Now, the downside.
Exalith has a tendency to screech like a two-year-old with a bee sting if not properly coddled, particularly in the first 300-500km of use. New (or just bad) mechanics: be advised. There is very little room for error during brake setup. The pads must be properly (even dramatically) toed in to prevent an unearthly howl. With my rear brake, even that wasn’t enough. A small amount of play was allowing one of the pads to move a bit, incurring the screech under hard braking. It wasn’t until I shimmed the pad that I was able to stop in peace.
In the first 300km (might be longer for those not descending in the mountains, hastening wear), there was literally nothing I could do to get the these wheels to shut up completely. I got rid of the horrid screech, but the wheels still produced a light whistle whenever the brakes were applied. According to Vestal, this is just a function of the brake track grooves. The peaks are sharp at first, causing the noise. Once they’ve been blunted a bit the wheels quiet down considerably.
That said, I now have a bit over 2,000km (1,242 miles) on them, and they still whistle just a bit during hard stops and light feathering (but not in between … odd).
The brake pads wore very quickly during those first 300-or-so kilometers, but the wear slowed down shortly thereafter. I’m still on my first set of pads, and wear seems to be occurring at a normal rate. I expect the pads will last at least another 500-1000km, depending on the weather, and the next pair will last much longer without that initial wear period. For testing purposes, I did one ride with brand new regular black Shimano brake pads. About 6,000 feet of descending later, they were chewed to bits. They worked fine, but simply couldn’t hold up to the hard, grooved surface.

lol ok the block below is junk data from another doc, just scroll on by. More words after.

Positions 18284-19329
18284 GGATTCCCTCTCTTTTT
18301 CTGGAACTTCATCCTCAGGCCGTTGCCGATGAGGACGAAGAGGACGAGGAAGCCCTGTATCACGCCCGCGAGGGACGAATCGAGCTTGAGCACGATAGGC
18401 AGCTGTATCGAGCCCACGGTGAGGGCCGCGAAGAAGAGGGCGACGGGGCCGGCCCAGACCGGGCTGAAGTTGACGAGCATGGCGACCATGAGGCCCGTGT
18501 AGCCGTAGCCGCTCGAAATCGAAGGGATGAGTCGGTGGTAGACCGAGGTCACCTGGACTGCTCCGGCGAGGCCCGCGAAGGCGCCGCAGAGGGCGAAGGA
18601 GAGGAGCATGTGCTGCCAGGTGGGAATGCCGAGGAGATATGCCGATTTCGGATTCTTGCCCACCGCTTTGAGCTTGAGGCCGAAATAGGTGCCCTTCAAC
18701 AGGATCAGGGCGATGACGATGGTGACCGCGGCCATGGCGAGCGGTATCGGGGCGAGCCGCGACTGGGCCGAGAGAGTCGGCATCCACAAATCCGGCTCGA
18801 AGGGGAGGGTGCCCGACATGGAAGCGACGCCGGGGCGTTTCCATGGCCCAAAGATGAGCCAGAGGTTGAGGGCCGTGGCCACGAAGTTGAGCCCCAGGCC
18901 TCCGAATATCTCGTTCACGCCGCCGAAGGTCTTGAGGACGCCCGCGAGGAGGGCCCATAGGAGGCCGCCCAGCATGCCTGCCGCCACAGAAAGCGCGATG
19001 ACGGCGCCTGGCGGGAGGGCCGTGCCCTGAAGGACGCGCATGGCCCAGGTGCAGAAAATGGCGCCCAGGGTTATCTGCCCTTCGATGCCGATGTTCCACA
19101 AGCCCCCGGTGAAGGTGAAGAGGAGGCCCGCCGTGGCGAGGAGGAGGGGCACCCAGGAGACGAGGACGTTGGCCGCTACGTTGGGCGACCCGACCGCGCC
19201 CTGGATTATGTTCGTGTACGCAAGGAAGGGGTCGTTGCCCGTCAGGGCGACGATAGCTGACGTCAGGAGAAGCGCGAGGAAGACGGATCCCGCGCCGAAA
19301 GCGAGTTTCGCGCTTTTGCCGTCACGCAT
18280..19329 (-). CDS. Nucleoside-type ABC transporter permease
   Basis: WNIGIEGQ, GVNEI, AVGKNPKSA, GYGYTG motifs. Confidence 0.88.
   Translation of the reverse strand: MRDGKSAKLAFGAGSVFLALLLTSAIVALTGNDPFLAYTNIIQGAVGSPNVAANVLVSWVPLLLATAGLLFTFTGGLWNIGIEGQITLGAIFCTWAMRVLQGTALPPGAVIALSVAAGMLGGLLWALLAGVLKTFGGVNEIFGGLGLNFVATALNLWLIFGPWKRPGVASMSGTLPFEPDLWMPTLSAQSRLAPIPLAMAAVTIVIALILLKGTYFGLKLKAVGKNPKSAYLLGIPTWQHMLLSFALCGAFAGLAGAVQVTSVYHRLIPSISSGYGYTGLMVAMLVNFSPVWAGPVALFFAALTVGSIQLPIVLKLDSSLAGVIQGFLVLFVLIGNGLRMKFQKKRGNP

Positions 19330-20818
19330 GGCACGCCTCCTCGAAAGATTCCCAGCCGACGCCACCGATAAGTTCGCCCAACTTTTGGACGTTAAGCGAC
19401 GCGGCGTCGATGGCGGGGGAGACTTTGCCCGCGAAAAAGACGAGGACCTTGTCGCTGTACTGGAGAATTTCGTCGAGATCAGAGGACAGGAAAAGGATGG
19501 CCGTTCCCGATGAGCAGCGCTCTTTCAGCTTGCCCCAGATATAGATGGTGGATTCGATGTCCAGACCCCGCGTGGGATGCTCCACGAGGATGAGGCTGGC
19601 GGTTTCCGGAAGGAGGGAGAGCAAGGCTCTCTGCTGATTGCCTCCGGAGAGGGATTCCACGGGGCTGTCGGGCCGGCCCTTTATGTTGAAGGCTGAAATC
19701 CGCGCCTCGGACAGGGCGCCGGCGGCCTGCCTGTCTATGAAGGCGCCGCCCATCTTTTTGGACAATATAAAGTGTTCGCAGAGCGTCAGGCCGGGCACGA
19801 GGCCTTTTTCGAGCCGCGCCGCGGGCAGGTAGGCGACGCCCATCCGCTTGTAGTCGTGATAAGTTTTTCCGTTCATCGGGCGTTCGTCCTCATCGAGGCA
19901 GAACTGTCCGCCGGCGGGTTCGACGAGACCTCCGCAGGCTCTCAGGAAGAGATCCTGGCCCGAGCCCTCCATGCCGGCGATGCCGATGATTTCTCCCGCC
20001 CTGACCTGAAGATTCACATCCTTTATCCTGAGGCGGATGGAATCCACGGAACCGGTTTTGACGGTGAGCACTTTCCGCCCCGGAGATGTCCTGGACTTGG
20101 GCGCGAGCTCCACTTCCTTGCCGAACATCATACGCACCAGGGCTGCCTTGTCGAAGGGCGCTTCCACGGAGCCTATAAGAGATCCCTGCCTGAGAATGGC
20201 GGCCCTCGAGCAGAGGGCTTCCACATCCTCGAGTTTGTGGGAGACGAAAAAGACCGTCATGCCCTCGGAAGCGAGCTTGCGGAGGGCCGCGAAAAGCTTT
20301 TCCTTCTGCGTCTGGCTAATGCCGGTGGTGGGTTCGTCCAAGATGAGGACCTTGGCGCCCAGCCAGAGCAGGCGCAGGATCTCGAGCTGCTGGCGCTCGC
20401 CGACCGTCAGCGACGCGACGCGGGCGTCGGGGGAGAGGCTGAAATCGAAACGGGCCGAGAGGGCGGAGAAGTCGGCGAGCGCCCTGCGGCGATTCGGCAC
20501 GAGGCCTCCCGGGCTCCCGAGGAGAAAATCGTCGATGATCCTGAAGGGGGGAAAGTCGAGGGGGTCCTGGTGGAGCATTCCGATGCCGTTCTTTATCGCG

The rims have no real noticeable wear, other than a bit of smudging. There’s certainly no bare aluminum showing through.
Mavic Ksyrium SLR Exalith
You get: wheels, tires, tubes, special brake pads, wheelbags, skewers, computer magnet, various tools
Pros: best braking on the market, cool looks, durable brake track
Cons: improper shoe adjustment creates sounds like small-mammal murder
With tires and tubes
The wheels come with tires and tubes. The Yksion GripLink front tire is impressively grippy. Photo: Caley Fretz © VeloNews
Even the hub shell (the part that's not carbon, anyway) gets the black stealth treatment. Photo: Caley Fretz © VeloNews
Three feet away, looks like carbon. Tricksters! Photo: Caley Fretz © VeloNews
The non-drive side gets 10 Tracomp spokes, which work in compression and tension. Photo: Caley Fretz © VeloNews
The grooves can be loud, but also provide the best braking of any wheelset I've ever used. Photo: Caley Fretz © VeloNews
Zircal aluminum spokes
The front wheel uses Zircal aluminum spokes. Photo: Caley Fretz © VeloNews
Fuzzy brake pad bits
Check out the fuzzy brake pad bits. This sort of rapid pad wear slowed down after 300km or so, I just never brushed the bits off. Photo: Caley Fretz © VeloNews
Grippy in the wet
The Exalith rims are excellent in the wet. Photo: Caley Fretz © VeloNews
No more 'sploding.
Mavic seems to have solved whatever the problem was with the early R-Sys wheels, which also used these tubular carbon spokes. Mine completely failed to explode. Photo: Caley Fretz © VeloNews
Mavic Ksyrium SLR Exalith
The Ksyrium SLR Exalith wheels have that stealthy carbon look so many crave. Photo: Caley Fretz © VeloNews